Sag Harbor Synagogue Reaches Out To Latino Community With Food Aid –

Posted By on April 28, 2020

In the wake of the mass shootings at a Pittsburgh synagogue in 2018, Temple Adas Israel in Sag Harbor formed a social justice committee that has focused on four major issues: homelessness, immigration, at-risk children, and hunger.

Central to the committees formation was the idea that we have to be there for our neighbors, so in a time of need our neighbors are here for us, said Alyssa Peek, who chairs the committee, along with Andrea Klausner.

Now, with rampant unemployment and local food pantries pushed to the brink because of the coronavirus pandemic, the committee has teamed up with the Latino advocacy group, Organizacin Latino-American, or OLA, in a novel way to provide food aid to families in need.

When the pandemic happened, we got a call from Minerva Perez, the executive director of OLA, said Ms. Peek. She said she had a number of families who had been struck hard, which is not surprising because a lot of work has dried up and some families dont qualify for unemployment.

Rather than running the operation like a typical food pantry that might be open one day a week, the committee has set up a system that bears a bit of a resemblance to the story, Stone Soup, in which hungry strangers convince wary villagers during a time of shortages to each share a small amount of their food to make a meal that winds up being large enough to feed them all.

Volunteers are asked to commit to buying one food item per week to meet the needs of a specific family. Someone might be assigned to buy rice, another beans, and still another fresh vegetables. Add in meats, dairy products, fruits, and cereals, and a weeks supply of groceries materializes without taxing any one volunteers time or pocketbook.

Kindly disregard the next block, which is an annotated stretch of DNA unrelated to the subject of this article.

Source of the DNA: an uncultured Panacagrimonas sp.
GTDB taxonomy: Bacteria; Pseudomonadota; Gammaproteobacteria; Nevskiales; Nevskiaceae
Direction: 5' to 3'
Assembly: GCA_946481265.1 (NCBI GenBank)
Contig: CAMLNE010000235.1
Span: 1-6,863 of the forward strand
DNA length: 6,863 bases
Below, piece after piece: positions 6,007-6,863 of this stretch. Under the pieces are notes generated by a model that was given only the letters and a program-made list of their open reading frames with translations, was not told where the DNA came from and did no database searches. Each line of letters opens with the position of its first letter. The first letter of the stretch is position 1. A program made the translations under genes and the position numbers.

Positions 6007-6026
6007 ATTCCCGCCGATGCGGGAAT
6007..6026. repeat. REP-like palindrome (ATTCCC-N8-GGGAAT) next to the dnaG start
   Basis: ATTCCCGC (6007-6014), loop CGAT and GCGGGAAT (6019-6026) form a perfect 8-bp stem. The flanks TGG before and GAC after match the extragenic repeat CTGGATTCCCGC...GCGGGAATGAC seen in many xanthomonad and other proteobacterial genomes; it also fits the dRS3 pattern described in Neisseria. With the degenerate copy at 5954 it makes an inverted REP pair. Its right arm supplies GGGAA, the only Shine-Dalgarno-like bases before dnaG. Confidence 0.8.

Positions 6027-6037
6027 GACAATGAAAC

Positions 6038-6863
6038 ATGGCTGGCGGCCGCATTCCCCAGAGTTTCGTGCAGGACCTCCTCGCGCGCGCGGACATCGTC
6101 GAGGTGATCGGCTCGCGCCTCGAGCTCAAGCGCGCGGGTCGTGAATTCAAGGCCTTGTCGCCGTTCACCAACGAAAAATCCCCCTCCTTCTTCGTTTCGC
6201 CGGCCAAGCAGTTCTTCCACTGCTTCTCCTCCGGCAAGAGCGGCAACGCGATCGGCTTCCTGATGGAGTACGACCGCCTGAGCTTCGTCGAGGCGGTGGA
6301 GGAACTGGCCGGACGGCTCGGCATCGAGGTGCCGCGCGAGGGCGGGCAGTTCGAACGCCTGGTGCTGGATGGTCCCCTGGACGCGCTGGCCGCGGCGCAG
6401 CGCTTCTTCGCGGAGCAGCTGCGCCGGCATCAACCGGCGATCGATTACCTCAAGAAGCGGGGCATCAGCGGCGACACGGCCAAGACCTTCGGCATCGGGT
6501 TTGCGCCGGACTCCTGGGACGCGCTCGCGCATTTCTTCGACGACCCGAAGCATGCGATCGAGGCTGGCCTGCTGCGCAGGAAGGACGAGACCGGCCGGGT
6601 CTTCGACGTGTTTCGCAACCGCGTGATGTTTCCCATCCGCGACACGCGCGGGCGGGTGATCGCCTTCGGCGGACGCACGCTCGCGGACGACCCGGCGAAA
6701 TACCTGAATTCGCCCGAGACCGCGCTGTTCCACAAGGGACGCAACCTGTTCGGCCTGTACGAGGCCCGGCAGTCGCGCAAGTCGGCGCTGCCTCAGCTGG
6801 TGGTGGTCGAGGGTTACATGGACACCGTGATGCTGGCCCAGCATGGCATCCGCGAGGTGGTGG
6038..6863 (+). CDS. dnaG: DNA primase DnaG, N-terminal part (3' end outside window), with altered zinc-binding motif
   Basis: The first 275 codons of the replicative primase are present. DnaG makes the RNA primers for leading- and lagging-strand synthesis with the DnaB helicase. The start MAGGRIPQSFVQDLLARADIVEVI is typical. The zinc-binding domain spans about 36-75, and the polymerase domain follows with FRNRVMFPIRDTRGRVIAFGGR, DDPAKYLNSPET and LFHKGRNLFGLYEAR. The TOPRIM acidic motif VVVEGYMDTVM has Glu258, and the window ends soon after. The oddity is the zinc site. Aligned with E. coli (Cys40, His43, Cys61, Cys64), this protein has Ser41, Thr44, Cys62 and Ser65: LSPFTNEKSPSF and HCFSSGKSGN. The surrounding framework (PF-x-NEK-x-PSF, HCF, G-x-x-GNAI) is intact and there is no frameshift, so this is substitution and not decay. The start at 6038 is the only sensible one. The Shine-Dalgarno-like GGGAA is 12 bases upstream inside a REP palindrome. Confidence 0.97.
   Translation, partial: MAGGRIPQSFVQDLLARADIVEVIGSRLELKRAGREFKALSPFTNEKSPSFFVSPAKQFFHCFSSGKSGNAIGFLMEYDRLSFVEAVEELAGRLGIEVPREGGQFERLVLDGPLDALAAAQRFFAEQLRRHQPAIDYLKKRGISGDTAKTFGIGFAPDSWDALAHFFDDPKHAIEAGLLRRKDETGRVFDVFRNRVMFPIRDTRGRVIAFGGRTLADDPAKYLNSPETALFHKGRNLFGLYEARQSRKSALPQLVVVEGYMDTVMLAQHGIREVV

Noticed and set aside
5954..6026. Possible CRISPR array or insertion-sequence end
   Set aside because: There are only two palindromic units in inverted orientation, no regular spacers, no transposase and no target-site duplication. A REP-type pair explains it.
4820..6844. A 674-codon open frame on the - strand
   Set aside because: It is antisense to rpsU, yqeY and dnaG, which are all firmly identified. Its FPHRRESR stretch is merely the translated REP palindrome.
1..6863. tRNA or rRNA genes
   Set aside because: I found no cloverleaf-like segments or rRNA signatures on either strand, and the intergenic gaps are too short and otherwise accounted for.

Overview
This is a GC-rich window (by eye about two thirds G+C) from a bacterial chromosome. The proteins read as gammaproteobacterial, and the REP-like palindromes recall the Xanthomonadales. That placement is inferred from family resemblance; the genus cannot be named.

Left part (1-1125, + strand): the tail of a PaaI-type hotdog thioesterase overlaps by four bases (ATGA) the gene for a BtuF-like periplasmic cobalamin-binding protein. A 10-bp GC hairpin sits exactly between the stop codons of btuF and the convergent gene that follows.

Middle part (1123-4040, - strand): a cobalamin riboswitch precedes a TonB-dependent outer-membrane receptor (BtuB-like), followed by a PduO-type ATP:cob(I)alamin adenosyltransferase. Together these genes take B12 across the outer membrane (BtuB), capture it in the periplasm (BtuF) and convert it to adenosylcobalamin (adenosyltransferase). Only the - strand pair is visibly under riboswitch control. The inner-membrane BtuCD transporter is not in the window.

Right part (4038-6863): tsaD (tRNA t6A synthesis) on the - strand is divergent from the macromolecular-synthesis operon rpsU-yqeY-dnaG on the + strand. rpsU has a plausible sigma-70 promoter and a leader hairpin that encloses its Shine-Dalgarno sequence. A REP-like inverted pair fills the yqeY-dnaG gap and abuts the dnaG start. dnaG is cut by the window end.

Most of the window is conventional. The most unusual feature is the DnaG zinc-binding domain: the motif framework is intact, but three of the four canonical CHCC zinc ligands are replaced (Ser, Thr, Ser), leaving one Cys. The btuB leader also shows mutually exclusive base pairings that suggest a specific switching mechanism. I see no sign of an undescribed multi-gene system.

If everyone does a tiny bit, it adds up, Ms. Peek said.

Each volunteer drops off their assigned item in storage bins and coolers that are placed outside the synagogue during a prearranged time slot. The recipient family is asked to pick up their food during a second time slot.

It can be hard to ask for help, and most of these families have never asked before, said Ms. Klausner. We want them to be able to maintain their dignity and privacy.

So far, the committee is providing food relief for seven families and is ready and able to serve more, she said.

The number of volunteers continues to grow as well, as more people sign up to help carry the load, Ms. Peek said, with more than 20 volunteers stepping forward.

Not all of the volunteers are members of the congregation. Weve reached out to friends and family, Ms. Peek said, through Facebook posts and an email blast from the temple.

Ms. Klausner, the second vice chair of the Southampton Town Democratic Committee, has solicited its membership as well.

This is what the Democratic Party stands for, she said. We are trying to do our best to put those ideals into practice.

The committee is considering launching its own food aid effort, she added.

Besides the fulfillment that comes with helping others, Ms. Peek said volunteers have made friends as well. We have Zoom calls every Sunday at 10, she said. Were making a new community.

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Sag Harbor Synagogue Reaches Out To Latino Community With Food Aid -

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